Del Castillo Case Doctrines
Summaries of case doctrines penned by Justice Del Castillo.
Remedial Law Criminal Procedure
G.R. No. 162336, February 1, 2010The requisites to justify an injunctive relief in criminal cases are:
1) the right of the complainant is clear and unmistakable;
2) the invasion of the right sought to be protected is material and substantial; and
3) there is an urgent and paramount necessity for the writ to prevent serious damage.
Barangay Dasmarinas v. Creative Play Corner School
G.R. No. 169942, January 24, 2011
A second motion for extension is limited only to a period of 15 days and must be presented with the most compelling reason.
Bureau of Internal Revenue v. Court of Appeals
G.R. No. 149261, December 15, 2010
A prosecutor alone determines the sufficiency of evidence that will establish probable cause justifying the filing of the criminal information – judicial review is allowed only if it is clearly established that the prosecutor committed grave abuse of discretion.
Corpuz v. Del Rosario
G.R. No. 158104, March 26, 2010
A finding of probable cause needs only to rest on evidence showing that more likely than not a crime has been committed and was committed by the suspect.
De Guzman v. Gonzales III
G.R. No. 175256 & 19160, August 23, 2010
Civil liability ex delicto is impliedly instituted with the criminal offense. If the action for civil liability ex delicto is instituted prior to or subsequent to the filing of the criminal action, its proceedings are suspended until the final outcome of the criminal action.
Lim v. Kou Co Ping
G.R. No. 191260, November 24, 2014
A grant of bail does not prevent the trial court from making a final assessment of the evidence after full trial of the merits.
Olarte v. People
G.R. No. 198024, March 16, 2015
Any irregularity attending the arrest of an accused should be timely raised in a motion to quash the Information at any time before arraignment, failing in which he is deemed to have waived his right to question the regularity of his arrest.
People v. Brita
G.R. No. 197590, November 24, 2014
The determination of probable cause does not require actual or absolute certainty, nor clear and convincing evidence; it only requires reasonable belief or probability that more likely than not a crime has been committed by the accused.
People v. Cunanan
G.R. No. 206590, March 27, 2017
Probable cause does not mean actual and positive cause, nor does it import absolute certainty. It is only concerned with the question of whether the affiant has reasonable grounds to believe that the accused committed or is committing the crime charged.
People v. Gayoso
G.R. No. 179031, November 14, 2012
The allegation in the information of the various ways of committing the offense should be regarded as a description of only one offense and the information is not thereby rendered defective on the ground of multifariousness.
People v. Go
G.R. No. 212193, February 15, 2017
The character of the crime is not determined by the caption or preamble of the information nor from the specification of the provision of law alleged to have been violated, but by the recital of the ultimate facts and circumstances in the complaint or information.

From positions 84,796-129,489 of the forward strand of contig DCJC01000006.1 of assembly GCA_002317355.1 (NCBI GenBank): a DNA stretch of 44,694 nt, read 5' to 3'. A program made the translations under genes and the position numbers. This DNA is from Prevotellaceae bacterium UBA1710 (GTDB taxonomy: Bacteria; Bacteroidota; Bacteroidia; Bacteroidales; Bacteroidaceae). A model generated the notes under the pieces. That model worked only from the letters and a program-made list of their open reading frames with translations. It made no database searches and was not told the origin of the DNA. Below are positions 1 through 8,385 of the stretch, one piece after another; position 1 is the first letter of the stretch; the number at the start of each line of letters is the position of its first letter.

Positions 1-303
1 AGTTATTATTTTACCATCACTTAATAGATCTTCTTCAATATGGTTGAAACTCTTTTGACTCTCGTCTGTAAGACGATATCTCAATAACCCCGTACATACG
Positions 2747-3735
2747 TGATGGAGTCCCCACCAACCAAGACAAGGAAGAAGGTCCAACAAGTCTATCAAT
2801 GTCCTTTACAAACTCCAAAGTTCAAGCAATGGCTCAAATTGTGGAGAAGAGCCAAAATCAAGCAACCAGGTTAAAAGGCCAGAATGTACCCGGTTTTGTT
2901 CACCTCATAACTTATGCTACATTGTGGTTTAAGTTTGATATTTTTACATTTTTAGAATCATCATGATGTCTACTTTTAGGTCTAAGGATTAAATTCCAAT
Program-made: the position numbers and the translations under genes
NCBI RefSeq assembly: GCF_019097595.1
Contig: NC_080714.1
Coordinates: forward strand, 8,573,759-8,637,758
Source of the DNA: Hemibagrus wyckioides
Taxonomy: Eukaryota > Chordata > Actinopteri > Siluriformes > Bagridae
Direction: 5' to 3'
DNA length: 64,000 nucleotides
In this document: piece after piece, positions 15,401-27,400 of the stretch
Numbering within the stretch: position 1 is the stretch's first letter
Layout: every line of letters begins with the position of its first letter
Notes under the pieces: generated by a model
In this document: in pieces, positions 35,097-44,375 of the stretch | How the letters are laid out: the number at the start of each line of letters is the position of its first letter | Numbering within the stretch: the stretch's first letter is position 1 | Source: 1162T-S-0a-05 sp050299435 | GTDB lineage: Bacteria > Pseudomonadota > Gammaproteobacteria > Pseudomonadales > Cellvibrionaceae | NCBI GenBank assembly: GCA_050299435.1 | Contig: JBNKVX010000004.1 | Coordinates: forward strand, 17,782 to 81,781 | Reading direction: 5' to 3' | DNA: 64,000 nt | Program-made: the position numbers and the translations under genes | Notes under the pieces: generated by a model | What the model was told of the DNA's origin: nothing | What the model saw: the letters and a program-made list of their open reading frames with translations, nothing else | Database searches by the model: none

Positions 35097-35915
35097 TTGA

People v. Guillen
G.R. No. 191756, November 25, 2013
The right to remain silent cannot be waived except in writing and the presence of counsel; any admission obtained in violation of this rule shall be inadmissible in evidence.
A special civil action for certiorari is not the proper remedy to assail the denial of a motion to quash an information. The proper procedure is for the accused to enter a plea, go to trial and raise his defenses, and perfect an appeal in case of an adverse decision. ”
People v. Sandiganbayan
G.R. No. 200396, March 22, 2017
In warrantless arrests made pursuant to Section 5(a), Rule 113, two elements must concur:
1) the person to be arrested must execute an overt act indicating that he has just committed, is actually committing, or is attempting to commit a crime; and
2) such overt act is done in the presence or within the view of the arresting officer
A waiver of an illegal, warrantless arrest does not carry with it a waiver of the inadmissibility of evidence seized during an illegal warrantless arrest.
People v. Soria
G.R. No. 191015, August 6, 2014
When an accused files a demurrer to evidence, the court must evaluate whether the prosecution evidence is sufficient enough to warrant the conviction of the accused beyond reasonable doubt. To be sufficient, the evidence must prove:
1) the commission of the crime; and
2) the precise degree of participation therein by the accused.
The grant of a demurrer to evidence amounts to an acquittal and cannot be appealed because it would place the accused in double jeopardy.
People v. Tionloc
G.R. No. 174504, March 21, 2011
Although the dismissal order based on demurrer to evidence is not subject to appeal, it is still reviewable but only through certiorari under Rule 65.
People v. Torres
G.R. No. 189850, September 22, 2014
When an accused appeals from the sentence of the trial court, he waives the constitutional safeguard against double jeopardy and throws the whole case open to the review of the appellate court.
Soriano v. People
G.R. No. 197731, July 6, 2015
The review on appeal of a decision in a criminal case wherein the CA imposes a penalty other than death, reclusion perpetua, or life imprisonment is by petition for review on certiorari raising only questions of law.
Villamor v. People
G.R. No. 179611, March 12, 2013
The practice of requiring the convict to appear before the trial court for promulgation of the appellate court should be immediately discontinued as it is an unauthorized surplusage entailing unnecessary expenses and which also creates security problems.